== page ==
Whither the Sprawl People?

Whither the Sprawl People?

The new suburban "ideopolises" now hold the balance of power in national elections. Which way will they turn?

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“Where Democrats Can Build a Majority . . .” by John B. Judis and Ruy Teixeira, and “The Brawl in the
Sprawl” by David Brooks, in
Blueprint
Magazine
(Sept. 27, 2002), 600
Pennsylvania Ave., S.E., Ste. 400, Washington, D.C. 20003.


The last presidential election left the electoral map
of the United States an intriguing patchwork of the red (Republican) and
the blue (Democratic). It also left political soothsayers busily searching
for portents of its future color scheme.
Blue class="text4"> eventually, forecast Judis and Teixeira, coauthors of class="text57">The Emerging Democratic Majority (2002). Red,
predicts Brooks, a senior editor at
The Weekly
Standard
.


Despite the Republican successes last Novem­ber,
the Democrats stand to benefit from the spread of the postindustrial
economy, in which “the production of ideas and services” looms
large, argue Judis and Teixeira. “The Solid South [red in 2000] is
unlikely to remain solid; some of the mountain and Midwestern states that
are red are likely to go blue; and the blue states that Al Gore carried by
small margins in 2000 are likely to get harder, not easier, for the
Republicans to pick off.”


The bluish new politics, according to their analysis,
is being shaped by the growth of
“ideopolises”—metropolitan areas in which the suburbs
have become more urbanized. No longer merely bedroom communities, such
suburbs provide professional, technical, and service jobs for an ethnically
and racially diverse work force, and have become “extensions of the
city.”


“The politics of these ideopolises emphasizes
tolerance and openness,” write Judis and Teixeira. “It is
defined by the professionals, many of whom were deeply shaped by the social
movements of the ’60s.” In Boston, San Francisco, and some
other postindustrial metropolises, a fourth of the jobs are held by
professionals and technicians. Many ideopolises are in the North and West,
Judis and Teixeira say, “but they are also in states like Florida and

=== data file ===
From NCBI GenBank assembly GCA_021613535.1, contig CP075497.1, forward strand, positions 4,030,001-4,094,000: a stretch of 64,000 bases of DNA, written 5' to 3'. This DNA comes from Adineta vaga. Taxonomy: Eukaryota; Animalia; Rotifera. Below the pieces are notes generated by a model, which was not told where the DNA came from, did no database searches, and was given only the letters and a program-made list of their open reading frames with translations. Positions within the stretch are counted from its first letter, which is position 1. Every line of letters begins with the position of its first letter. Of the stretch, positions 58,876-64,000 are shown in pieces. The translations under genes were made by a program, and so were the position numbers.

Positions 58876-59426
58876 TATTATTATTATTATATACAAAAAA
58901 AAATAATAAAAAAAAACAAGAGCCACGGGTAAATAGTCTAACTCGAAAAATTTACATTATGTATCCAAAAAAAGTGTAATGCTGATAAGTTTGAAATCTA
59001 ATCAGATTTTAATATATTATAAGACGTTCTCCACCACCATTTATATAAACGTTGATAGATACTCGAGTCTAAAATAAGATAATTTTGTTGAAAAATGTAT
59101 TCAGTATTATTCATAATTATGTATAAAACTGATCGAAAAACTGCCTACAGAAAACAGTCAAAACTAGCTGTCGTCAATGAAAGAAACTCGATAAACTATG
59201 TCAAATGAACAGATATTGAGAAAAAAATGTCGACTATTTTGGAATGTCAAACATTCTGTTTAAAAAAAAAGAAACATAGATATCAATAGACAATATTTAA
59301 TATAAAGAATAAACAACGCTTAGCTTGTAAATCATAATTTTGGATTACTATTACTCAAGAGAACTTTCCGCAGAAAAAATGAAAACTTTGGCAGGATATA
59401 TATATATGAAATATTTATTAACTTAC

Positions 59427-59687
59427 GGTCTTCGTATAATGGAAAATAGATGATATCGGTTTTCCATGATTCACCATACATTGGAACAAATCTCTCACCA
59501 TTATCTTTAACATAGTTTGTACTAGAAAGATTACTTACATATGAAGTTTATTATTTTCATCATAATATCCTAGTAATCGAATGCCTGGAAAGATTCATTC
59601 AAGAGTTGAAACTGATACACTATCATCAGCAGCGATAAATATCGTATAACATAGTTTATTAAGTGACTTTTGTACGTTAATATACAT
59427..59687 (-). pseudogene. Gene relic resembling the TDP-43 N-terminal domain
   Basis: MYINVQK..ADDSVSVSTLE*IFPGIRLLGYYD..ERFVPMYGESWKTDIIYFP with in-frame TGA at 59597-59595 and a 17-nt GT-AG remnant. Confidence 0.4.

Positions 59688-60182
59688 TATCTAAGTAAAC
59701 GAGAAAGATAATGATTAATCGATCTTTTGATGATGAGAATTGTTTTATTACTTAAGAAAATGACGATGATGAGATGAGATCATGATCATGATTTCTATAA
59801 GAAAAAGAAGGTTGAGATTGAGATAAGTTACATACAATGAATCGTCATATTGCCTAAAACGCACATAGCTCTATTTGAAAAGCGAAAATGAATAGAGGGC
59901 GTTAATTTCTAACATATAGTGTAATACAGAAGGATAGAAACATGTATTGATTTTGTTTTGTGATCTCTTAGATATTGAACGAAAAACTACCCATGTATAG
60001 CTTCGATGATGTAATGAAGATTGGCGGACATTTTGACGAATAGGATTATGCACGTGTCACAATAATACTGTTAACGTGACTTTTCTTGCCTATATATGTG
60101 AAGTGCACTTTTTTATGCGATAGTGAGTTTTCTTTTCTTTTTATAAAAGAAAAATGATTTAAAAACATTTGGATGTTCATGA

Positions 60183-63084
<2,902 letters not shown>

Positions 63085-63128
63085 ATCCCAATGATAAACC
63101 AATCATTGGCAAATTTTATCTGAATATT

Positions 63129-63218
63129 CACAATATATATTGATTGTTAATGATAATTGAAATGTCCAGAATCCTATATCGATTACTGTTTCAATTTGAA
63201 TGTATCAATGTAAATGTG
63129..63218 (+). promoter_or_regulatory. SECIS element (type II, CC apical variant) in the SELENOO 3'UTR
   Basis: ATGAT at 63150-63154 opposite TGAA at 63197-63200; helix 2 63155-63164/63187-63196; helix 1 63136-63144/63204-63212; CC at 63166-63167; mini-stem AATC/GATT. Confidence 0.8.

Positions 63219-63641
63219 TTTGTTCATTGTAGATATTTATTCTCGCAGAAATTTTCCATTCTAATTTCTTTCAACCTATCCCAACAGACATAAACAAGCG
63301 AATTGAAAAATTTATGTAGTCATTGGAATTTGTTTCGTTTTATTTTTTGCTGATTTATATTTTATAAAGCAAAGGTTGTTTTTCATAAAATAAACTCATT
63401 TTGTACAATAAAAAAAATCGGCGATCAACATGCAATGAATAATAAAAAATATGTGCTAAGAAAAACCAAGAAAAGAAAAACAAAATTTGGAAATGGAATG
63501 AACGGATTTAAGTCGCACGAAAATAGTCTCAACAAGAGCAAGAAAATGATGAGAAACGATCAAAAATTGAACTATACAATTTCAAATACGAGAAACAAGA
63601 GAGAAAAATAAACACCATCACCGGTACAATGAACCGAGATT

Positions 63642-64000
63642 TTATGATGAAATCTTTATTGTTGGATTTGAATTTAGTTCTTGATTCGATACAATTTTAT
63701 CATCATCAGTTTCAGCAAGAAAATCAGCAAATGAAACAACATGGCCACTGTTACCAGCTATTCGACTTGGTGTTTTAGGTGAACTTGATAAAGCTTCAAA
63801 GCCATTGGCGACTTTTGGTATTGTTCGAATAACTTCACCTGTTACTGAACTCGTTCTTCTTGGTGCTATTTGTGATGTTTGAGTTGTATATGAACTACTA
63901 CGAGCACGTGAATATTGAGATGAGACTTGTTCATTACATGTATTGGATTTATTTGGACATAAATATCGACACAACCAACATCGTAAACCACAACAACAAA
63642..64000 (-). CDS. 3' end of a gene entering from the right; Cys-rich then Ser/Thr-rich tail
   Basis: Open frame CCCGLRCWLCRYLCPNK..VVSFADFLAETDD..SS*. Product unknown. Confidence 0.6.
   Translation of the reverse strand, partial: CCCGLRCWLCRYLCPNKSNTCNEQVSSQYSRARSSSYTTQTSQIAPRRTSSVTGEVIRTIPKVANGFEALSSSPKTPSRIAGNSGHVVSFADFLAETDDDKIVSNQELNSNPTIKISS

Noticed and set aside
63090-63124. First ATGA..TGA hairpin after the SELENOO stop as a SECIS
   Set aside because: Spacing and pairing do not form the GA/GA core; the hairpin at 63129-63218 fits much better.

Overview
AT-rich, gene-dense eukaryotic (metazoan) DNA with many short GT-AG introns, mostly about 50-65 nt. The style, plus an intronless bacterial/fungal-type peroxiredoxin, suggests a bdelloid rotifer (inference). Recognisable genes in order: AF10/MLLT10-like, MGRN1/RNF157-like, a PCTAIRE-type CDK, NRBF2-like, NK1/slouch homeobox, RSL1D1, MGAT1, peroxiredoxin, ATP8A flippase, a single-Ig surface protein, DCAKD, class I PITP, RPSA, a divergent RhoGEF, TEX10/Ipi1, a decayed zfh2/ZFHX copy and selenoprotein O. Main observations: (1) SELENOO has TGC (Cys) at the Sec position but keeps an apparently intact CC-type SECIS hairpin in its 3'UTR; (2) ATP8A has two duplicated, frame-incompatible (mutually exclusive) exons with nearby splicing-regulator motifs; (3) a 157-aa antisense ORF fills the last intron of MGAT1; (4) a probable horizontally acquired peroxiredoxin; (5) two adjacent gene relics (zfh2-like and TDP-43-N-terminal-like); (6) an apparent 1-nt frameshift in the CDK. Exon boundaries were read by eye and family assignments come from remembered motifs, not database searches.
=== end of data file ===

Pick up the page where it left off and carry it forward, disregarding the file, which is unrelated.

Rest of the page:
Virginia. Republicans are strongest in areas where the transition to
postindustrial society has lagged,” especially in the Deep South and
the prairie states.


Brooks has a different demographic vision: “The
most important political divide in the coming decades . . . will be between
. . . inner suburbs, which have large numbers of people at the top and the
bottom of the income scale and are hence Democratic, and the faster-growing
outer suburbs, which have greater similarity of incomes and are hence
Republican.”


“The suburbs around Atlanta now sprawl for
hundreds of miles,” Brooks points out. “In a few decades the
greater Phoenix area will have almost 10 million people; it will be a more
significant city than Chicago. Already, Mesa, Arizona, has a larger
population than St. Louis, Cincinnati, or Minneapolis.”


The folks who live and work in the sprawl areas have
no “regular contact with urban life,” Brooks says. They have an
emerging culture of their own. Neither red nor blue, “this new tribe
is . . . a mix—a purple America. These are . . . the swing voters who
will shape the destinies of both parties.” Though they are largely
apolitical now, says Brooks, their moderately conservative
values—stressing order, responsibility, success, and sports—are
in harmony with George W. Bush’s. As the booming new suburbs develop,
the purple “sprawl people” are likely to become redder, in his
view. “I’d bet that the emerging majority is a Republican
one—or at least that it can be.”